A Lab of One's Own describes the experiences of some extraordinary but sadly neglected scientific women who tasted independence, responsibility, and excitement in World War One. Understanding the past is crucial for improving the future, and Patricia Fara examines how inherited prejudices continue to limit women's scientific opportunities. Suffragists aligned themselves with scientific and technological progress. Defying arguments about intellectual inferiority and child-bearing responsibilities, during the War they won support by mobilising women to enter conventionally male domains, including science, industry, medicine, and the military. A Lab of One's Own reveals these women's stories, celebrating successes and analysing setbacks. In 1919, the suffragist Millicent Fawcett declared triumphantly that 'The war revolutionised the industrial position of women. It found them serfs, and left them free.' She was wrong: although women had helped the country to victory and won the vote for those over thirty, they had lost the battle for equality.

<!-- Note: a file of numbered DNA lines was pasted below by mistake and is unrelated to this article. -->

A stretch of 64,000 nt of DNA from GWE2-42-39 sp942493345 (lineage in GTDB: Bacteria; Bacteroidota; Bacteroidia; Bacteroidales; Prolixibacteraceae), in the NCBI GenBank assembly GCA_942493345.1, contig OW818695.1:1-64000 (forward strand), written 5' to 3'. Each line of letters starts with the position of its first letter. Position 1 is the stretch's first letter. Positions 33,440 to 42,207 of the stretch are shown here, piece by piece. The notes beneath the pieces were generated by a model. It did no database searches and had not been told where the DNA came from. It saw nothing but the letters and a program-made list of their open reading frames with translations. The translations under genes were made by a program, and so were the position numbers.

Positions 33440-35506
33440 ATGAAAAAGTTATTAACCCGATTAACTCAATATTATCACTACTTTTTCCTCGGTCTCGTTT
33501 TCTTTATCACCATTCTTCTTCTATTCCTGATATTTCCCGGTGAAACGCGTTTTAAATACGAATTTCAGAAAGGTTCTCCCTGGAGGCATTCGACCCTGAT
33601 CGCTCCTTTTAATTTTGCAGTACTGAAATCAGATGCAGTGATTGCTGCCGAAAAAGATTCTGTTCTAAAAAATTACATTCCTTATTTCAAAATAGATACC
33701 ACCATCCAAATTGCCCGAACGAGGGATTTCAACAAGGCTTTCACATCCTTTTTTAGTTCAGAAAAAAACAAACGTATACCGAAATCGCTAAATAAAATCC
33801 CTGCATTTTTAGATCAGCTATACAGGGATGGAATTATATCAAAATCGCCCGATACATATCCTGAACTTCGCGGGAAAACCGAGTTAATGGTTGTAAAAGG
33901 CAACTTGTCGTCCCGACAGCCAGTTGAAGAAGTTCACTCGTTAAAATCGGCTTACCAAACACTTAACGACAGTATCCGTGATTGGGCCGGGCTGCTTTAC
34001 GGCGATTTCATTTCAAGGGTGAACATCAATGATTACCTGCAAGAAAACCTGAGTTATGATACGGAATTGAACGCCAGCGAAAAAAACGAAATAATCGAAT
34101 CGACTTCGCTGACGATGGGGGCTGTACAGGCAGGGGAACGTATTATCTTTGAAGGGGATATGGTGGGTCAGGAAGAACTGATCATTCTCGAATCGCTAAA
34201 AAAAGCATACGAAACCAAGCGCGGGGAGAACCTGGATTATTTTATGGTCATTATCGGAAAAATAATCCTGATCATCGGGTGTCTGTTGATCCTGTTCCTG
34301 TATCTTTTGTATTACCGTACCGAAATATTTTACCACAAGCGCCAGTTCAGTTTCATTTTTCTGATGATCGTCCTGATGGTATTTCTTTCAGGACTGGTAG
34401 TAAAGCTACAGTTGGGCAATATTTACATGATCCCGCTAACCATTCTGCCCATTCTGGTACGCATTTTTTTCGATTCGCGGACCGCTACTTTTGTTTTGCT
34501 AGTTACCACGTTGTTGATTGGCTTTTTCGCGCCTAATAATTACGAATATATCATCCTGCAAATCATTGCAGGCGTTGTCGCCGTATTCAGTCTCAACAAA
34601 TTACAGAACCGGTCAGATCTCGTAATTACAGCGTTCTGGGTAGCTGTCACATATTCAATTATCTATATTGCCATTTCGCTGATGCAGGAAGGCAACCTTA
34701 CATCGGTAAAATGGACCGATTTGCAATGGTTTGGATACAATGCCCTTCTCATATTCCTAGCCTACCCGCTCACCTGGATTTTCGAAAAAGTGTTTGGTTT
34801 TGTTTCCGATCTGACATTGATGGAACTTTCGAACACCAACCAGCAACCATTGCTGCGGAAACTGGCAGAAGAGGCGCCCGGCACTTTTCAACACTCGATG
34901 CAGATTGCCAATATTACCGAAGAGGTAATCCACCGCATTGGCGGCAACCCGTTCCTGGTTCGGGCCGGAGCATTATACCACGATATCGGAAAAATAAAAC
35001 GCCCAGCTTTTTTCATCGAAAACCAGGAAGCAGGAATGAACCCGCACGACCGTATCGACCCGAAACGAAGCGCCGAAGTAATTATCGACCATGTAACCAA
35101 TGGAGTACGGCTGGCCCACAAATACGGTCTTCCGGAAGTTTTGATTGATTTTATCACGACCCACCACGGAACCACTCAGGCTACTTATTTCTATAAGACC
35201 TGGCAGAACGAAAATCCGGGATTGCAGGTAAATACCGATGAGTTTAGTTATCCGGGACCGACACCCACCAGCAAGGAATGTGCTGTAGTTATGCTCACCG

Men returning from the Front reclaimed their jobs, and conventional hierarchies were re-established - although now the nation knew that women were fully capable of performing work traditionally reserved for men.